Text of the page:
Knee Ligament

Knee ligaments are strong bands of connective tissue that help stabilize and support the knee joint.
There are four main ligaments in the knee:

Knee Ligament Injuries illustration

Anterior cruciate ligament (ACL)

Posterior cruciate ligament (PCL)

Medial collateral ligament (MCL)

Lateral collateral ligament (LCL)

Ligament Tears

The knee is a complex joint which consists of


Knee ligament injuries vary in severity, ranging from mild to severe.

They include sprains, strains, partial tears, and complete tears. Treatment options may include RICE (rest, ice, compression, elevation), physical therapy, and sometimes surgery.

These components allow easy joint movements and at the same time can be more susceptible to various kinds of injuries.


Knee problems may arise if any of these structures get injured by overuse or suddenly during sports activities. Pain, swelling, and stiffness are the common symptoms of any damage or injury to the knee.

Common causes of knee injury include:

Fracture of the femur or tibia and fibula picture
Fracture of the femur or tibia and fibula
Torn ligament picture
Torn ligament

Either anterior or posterior cruciate ligament

Rupture of blood vessels picture
Rupture of blood vessels

That leads to the accumulation of extra fluid or blood in the joint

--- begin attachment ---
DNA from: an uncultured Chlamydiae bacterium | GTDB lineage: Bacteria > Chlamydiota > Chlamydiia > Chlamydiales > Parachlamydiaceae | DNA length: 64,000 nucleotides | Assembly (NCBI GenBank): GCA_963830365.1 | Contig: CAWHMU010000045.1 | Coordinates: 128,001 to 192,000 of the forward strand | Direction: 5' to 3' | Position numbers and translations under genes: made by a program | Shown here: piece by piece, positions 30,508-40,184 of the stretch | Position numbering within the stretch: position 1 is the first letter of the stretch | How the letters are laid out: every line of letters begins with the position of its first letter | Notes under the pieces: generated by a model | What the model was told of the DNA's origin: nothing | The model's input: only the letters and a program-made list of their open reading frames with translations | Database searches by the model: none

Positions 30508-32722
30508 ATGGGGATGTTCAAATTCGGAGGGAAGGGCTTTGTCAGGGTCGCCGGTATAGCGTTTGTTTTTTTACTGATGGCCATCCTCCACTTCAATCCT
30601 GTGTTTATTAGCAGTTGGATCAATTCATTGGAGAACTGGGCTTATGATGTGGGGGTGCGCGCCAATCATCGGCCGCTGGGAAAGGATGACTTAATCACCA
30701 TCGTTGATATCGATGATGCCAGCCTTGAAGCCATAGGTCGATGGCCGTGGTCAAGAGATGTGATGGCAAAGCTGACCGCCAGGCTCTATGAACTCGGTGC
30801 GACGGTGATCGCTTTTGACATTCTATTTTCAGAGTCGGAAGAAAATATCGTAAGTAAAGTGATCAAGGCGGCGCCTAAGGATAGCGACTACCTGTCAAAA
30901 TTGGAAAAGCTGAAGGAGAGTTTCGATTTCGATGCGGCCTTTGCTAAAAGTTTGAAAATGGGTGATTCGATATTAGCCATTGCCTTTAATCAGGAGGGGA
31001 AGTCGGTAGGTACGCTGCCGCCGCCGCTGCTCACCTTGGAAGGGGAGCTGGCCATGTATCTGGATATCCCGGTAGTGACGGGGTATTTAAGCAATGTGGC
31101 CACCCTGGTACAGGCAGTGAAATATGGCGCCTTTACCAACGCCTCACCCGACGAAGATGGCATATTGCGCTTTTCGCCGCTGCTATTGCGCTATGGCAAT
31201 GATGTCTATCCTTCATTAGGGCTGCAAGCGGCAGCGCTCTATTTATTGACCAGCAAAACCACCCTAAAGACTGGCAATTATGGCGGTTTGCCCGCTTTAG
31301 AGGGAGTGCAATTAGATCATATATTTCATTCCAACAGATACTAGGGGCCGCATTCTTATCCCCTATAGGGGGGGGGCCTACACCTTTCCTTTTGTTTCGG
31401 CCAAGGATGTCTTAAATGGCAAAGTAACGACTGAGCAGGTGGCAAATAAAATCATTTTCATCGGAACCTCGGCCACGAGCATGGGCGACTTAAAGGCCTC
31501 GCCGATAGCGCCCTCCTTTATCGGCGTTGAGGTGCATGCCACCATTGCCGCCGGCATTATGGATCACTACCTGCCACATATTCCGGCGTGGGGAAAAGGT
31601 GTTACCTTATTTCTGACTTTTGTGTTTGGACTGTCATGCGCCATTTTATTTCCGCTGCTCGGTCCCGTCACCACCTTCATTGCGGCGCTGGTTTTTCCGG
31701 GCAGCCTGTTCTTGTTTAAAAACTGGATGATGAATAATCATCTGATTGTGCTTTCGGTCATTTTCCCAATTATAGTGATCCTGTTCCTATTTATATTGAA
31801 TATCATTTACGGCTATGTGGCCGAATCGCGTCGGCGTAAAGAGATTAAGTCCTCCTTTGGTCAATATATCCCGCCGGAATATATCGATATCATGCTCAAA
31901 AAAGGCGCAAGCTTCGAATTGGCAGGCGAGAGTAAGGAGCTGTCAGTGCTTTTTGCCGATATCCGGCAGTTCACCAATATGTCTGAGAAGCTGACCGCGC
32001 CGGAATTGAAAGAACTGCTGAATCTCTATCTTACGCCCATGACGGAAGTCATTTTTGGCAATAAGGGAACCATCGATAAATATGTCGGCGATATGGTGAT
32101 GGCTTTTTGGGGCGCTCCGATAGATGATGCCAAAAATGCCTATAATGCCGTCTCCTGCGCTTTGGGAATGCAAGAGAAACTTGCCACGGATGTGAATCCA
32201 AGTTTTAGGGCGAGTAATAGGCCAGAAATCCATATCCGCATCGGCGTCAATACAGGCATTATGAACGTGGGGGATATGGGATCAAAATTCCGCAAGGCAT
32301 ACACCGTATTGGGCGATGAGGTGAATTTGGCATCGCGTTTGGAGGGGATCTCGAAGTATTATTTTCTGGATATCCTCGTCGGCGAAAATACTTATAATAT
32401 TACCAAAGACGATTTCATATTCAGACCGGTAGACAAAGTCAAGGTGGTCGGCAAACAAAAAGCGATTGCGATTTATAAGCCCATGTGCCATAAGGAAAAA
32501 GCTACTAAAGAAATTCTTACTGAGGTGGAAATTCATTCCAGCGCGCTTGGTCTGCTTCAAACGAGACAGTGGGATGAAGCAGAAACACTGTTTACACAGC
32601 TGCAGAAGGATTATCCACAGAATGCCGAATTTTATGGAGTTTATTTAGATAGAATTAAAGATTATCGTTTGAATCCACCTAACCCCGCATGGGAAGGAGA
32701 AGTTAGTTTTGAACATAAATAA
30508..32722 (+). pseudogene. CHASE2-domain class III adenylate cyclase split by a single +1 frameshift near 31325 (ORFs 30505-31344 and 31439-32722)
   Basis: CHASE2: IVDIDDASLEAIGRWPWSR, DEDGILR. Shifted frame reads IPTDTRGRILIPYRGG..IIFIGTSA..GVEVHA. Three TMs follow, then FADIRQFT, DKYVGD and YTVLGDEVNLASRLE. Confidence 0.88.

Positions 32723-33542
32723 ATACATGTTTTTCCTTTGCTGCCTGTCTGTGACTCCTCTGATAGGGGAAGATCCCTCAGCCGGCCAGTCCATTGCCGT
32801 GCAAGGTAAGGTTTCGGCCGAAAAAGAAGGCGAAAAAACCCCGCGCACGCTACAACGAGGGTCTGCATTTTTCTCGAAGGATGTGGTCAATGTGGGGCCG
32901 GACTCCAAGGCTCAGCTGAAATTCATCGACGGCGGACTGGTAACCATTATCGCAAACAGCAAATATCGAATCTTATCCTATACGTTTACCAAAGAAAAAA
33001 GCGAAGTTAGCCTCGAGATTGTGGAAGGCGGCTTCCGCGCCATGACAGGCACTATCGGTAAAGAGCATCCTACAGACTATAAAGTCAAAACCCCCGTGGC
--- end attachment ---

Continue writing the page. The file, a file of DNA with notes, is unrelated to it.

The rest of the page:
Dislocation of knee cap picture
Dislocation of knee cap
Torn quadriceps or hamstring muscles picture
Torn quadriceps or hamstring muscles
Patellar tendon tear picture
Patellar tendon tear

ACL Tear

An ACL tear commonly happens during sports activities when the knee undergoes forceful twisting or hyperextension. Rapid changes in direction, abrupt stops, running slowdowns, incorrect jump landings, and direct collisions, like football tackles, can also cause ACL injuries.

ACL Tear illustration

MCL Tear

The MCL is an inner knee ligament that stabilizes the joint, running from the femur to the top of the tibia. MCL injuries, ranging from stretching to partial or complete tears, often happen due to external pressure or stress on the outer knee.

MCL Tear illustration

PCL Tear

PCL injuries are rare and challenging to detect compared to other knee ligament injuries. They often coincide with cartilage and bone bruise injuries. PCL injuries are graded I, II, or III based on severity:

Grade I indicates mild damage with slight stretchingGrade II involves a partial tearGrade III involves a complete tear, rendering the knee joint unstable.

PCL injuries typically result from direct impacts like automobile accidents or falls with a bent knee in sports.

PCL Tear illustration

Treatment for Knee
Ligament Injuries

After knee ligament injuries, you can start the R.I.C.E. method before seeing a doctor:

Rest Illustration


Avoid putting pressure on the injury to prevent further damage

Ice Illustration


Apply ice packs wrapped in a towel to the injured area for 15-20 minutes, four times a day

Compression Illustration


Wrap the knee with a compression stocking for swelling reduction and support.

Elevation Illustration


Keep the knee elevated above heart level to decrease swelling and alleviate pain.

If you experience a popping noise, instability, or extreme pain preventing movement, it's crucial to consult your doctor for advice.

Advanced Treatment for Knee Ligament Injuries

Where non/surgical therapies have been exhausted your doctor may discuss surgical solutions such as ACL Reconstruction Surgery for a reconstruction of the ACL

Book a consultation


Contact us